Artificial intelligence (AI) has long been used for applications in healthcare and now it holds the potential to improve efficiencies and precision in sleep medicine. The findings of AI in the sleep study could lead to more patient-centered care and better sleep outcomes.
"When we typically think of AI in sleep medicine, the obvious use case is for the scoring of sleep and associated events," said lead author and committee Chair Dr. Cathy Goldstein, associate professor of sleep medicine and neurology at the University of Michigan. "This would streamline the processes of sleep laboratories and free up sleep technologist time for direct patient care."
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Findings were published in the Journal of Clinical Sleep Medicine and describes how generated electrophysiological data was collected during polysomnography. The study is now the first most comprehensive analysis on study using machine-assisted learning.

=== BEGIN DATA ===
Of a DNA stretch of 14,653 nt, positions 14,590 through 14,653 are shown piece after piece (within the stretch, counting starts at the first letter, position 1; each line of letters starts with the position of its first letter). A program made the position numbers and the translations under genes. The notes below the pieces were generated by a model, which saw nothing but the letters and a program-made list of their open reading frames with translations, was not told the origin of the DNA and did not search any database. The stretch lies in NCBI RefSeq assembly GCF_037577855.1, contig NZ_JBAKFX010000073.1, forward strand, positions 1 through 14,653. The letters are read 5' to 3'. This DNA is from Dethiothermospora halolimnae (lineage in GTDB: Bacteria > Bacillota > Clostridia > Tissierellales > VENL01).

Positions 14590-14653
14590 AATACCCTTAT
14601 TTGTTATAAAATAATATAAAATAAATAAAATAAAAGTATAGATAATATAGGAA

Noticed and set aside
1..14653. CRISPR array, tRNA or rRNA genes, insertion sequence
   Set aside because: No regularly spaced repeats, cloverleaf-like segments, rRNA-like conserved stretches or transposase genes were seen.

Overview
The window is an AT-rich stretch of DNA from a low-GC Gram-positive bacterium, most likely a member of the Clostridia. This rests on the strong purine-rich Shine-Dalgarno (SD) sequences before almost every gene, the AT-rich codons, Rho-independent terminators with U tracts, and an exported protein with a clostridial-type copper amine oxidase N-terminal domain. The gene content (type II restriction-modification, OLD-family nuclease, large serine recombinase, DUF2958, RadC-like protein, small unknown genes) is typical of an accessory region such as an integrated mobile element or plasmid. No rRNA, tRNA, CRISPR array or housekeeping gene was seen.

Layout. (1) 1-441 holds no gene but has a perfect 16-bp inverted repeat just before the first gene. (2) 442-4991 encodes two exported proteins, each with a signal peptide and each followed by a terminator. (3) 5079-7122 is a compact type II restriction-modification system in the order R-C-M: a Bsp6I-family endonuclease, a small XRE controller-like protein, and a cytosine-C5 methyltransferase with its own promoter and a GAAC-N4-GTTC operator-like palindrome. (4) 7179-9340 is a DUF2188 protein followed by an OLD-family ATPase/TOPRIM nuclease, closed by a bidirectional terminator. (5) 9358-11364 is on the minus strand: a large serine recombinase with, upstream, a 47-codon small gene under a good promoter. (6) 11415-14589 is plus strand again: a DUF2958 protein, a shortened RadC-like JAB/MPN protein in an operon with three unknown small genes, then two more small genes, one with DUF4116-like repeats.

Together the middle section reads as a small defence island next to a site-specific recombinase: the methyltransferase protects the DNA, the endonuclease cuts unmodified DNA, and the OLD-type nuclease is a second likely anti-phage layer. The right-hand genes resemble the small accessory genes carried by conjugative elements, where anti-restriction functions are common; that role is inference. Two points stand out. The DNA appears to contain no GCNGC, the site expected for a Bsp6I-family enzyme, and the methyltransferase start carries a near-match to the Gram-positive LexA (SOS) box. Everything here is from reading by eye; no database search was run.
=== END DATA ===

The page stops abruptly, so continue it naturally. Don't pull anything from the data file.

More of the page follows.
"AI could allow us to derive more meaningful information from sleep studies, given that our current summary metrics, for example, the apnea-hypopnea index, aren't predictive of the health and quality of life outcomes that are important to patients," adds Dr. Goldstein. "Additionally, AI might help us understand mechanisms underlying obstructive sleep apnea, so we can select the right treatment for the right patient at the right time, as opposed to one-size-fits-all or trial and error approaches."
AI could advance sleep medicine and by allowing more accurate diagnoses and treatment approaches.
"AI tools hold great promise for medicine in general, but there has also been a great deal of hype, exaggerated claims and misinformation," explained Goldstein. "We want to interface with industry in a way that will foster safe and efficacious use of AI software to benefit our patients. These tools can only benefit patients if used with careful oversight."
Source: Science Daily